|Andrew Hawkins||ComRes||Con majority 32|
|Ben Page||Ipsos-MORI||Con 25 seats short|
|Andrew Cooper||Populus||Con majority of 10+|
|Peter Kellner||YouGov||Con majority 20-30|
|Robert Salvoni||Harris||Con majority 2-10|
|Andy Morris||Angus Reid||Con majority 40-50|
|Martin Boon||ICM||Con majority 20|
|John Heald||Opinion Research||Con majority 40+|
…remember these April 11th predictions?
With almost all the leading figures in the polling industry getting together today for their general election post-mortem I thought I’d dig out the above predictions that many of them made to the Independent on Sunday on April 11th 2010 just three and a half weeks before the big day.
As can be seen only Ben Page of MORI was against the flow but in a comment on UKPR later that day he said that his personal view as well was that it’d be a Tory majority.
What’s remarkable is that at the time the polls were edging in Labour’s direction and almost none of the surveys were pointing towards an overall Tory majority.
Thus the ComRes poll published in that edition of the paper had the Tories on 37%, Labour on 32% and the Lib Dems down on just 16%. On election day the votes cast split C37: L29.7: LD 23.6.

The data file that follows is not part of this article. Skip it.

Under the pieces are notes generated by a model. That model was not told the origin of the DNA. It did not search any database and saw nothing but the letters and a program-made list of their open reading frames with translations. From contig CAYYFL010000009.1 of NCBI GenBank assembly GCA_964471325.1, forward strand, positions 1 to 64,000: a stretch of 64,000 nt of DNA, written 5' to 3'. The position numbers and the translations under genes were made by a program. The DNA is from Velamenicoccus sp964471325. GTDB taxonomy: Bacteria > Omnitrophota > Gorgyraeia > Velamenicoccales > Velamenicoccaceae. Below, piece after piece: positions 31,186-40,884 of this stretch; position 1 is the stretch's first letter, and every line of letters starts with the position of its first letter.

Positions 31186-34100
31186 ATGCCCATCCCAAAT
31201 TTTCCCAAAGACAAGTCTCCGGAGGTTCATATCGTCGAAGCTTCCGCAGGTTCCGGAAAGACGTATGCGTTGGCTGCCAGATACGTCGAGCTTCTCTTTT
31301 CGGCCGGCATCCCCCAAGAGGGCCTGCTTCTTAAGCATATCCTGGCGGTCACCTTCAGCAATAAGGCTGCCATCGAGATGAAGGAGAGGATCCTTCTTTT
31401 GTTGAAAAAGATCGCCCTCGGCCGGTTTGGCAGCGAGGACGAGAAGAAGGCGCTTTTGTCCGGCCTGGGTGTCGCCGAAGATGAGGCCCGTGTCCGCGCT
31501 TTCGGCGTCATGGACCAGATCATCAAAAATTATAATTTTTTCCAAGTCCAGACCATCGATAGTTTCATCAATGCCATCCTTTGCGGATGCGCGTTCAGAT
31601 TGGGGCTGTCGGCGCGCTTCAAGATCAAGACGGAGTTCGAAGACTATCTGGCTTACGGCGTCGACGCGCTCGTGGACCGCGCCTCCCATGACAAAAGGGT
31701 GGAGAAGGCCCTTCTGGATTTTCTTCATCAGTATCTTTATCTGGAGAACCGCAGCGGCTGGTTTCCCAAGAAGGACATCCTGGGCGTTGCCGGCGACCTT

This snap-shot of expert opinion highlights two major perceptions at the time – that David Cameron would get a huge boost from the first TV debate that was to take place four days later and that the Tory work in the key marginals would deliver more seats than a simple uniform swing calculation suggested.
As we all know it didn’t quite happen that way and I am looking forward to today’s discussions for, hopefully, more insight into what happened and how the polling firms performed. The conference itself has been jointly organised by the British Polling Council and the National Centre for Research Methods.
Today on PB: There’s a guest slot lined up for this afternoon and this evening I’m hoping that we’ll see the first ICM poll for a month.